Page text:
With reference to your article “Back to school on air source heat pumps” in H&V News 23 February issue there are some points that need clarifying.
When talking about heat pumps and when providing training courses on the benefits of heat pumps it is absolutely essential that you clearly differentiate between the monoblock type and the split type of heat pump. The Ecodan system is, as I understand it, a monoblock system whereby the refrigerant circuit is entirely built in the factory and the only field connections required are flow and return water connections and the electrical supply. These systems are clearly built for and marketed towards the plumbing and heating market where no specialist refrigeration skills are required. The split type systems, however, have a separate outdoor unit that requires refrigeration pipes to be connected and properly pressure tested, evacuated and leak tested on commissioning.
There is the very real possibility of causing confusion with end users or the uninitiated. The reason this is important is that the quote from Mr Rusling that “the units are not currently affected by the F-Gas regulation…” is factually incorrect. Where a split type heat pump is being installed it is illegal for the pipes to be installed by non qualified refrigeration technicians regardless of the charge weight of fluorinated gas. The charge weight refers only to leakage checking frequency and the necessity for keeping log books and records. On that point Mr Rusling is correct when referring to the monoblock systems but I feel the article is misleading.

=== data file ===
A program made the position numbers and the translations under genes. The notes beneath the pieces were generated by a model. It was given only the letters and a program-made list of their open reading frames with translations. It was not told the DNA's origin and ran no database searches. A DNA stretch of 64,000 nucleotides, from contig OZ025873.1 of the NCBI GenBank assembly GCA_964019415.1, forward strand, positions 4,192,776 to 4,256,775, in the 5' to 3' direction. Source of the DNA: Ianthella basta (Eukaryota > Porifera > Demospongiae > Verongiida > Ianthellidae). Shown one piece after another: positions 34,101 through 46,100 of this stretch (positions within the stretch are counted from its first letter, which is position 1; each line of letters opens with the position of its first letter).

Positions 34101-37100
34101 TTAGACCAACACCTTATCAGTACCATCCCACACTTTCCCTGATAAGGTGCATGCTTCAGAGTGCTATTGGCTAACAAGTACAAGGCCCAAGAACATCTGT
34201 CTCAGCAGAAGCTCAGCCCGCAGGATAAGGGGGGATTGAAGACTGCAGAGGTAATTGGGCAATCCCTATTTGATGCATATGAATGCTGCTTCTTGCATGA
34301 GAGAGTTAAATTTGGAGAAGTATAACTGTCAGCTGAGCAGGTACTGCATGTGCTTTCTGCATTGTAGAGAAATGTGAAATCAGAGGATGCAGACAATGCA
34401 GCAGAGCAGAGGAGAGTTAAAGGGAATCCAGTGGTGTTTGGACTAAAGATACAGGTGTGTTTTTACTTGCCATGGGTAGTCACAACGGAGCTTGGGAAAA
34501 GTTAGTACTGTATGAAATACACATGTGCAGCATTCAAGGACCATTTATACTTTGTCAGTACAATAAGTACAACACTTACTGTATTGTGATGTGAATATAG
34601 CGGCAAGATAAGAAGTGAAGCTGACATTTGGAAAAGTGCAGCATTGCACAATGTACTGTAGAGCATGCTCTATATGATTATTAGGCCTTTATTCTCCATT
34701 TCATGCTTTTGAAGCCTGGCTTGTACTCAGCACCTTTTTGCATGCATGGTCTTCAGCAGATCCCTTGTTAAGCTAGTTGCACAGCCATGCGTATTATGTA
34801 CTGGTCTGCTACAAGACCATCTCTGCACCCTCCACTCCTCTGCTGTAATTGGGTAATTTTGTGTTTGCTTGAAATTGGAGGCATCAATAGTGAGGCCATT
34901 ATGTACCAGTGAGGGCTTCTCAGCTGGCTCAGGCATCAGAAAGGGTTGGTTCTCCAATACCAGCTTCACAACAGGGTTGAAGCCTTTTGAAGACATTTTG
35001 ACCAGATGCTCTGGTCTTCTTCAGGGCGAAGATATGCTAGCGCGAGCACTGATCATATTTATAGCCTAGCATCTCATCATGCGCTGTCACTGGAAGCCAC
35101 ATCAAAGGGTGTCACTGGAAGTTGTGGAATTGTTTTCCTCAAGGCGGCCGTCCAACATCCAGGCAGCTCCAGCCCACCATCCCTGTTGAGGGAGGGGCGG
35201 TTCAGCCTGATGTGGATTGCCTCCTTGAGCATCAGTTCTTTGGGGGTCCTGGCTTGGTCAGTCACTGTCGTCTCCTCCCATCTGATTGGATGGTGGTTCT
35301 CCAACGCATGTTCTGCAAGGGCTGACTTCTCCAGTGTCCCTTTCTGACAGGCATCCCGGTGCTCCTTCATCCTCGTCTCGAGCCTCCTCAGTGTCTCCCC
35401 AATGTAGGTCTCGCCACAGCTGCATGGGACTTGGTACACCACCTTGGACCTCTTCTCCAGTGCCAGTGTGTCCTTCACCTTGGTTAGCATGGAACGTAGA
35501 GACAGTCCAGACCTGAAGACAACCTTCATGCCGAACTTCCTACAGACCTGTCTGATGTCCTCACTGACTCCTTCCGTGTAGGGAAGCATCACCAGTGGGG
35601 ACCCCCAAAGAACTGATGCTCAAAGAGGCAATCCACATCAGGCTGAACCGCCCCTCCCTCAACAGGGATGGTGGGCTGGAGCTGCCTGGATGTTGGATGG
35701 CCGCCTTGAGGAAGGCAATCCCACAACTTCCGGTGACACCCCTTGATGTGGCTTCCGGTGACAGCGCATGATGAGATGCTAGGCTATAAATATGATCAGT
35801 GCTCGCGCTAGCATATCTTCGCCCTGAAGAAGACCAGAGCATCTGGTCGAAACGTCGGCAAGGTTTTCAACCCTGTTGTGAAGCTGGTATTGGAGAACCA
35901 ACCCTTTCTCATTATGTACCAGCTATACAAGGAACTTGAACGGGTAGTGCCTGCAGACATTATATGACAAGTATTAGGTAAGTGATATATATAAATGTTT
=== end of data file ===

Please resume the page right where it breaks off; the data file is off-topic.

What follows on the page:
Further, the quote from Mr Rusling where he gives an extremely simplistic explanation of the expansion valve’s role in the compression cycle and then states that understanding the expansion valve will put you “ahead of quite a few people in the AC industry” is patronising to all good engineers.
Surely, if Mr Rusling and Mitsubishi truly believe this to be the case, they would be better serving the industry they make their millions from by helping contractors to raise their knowledge and standards by providing real incentives for their customers to learn the real skills necessary to become a proper engineer rather than engineering systems that seem to encourage a general “dumbing down” of the trade. Admittedly Mitsubishi are not the only company guilty of this practice, nor is the ACR sector alone in undermining real skills development. But I have always been proud to have been trained as a proper engineer in a highly technical sector and I resent the proliferation of semi or part skilled people undermining the industry and giving nothing back.
Specialist Mechanical Services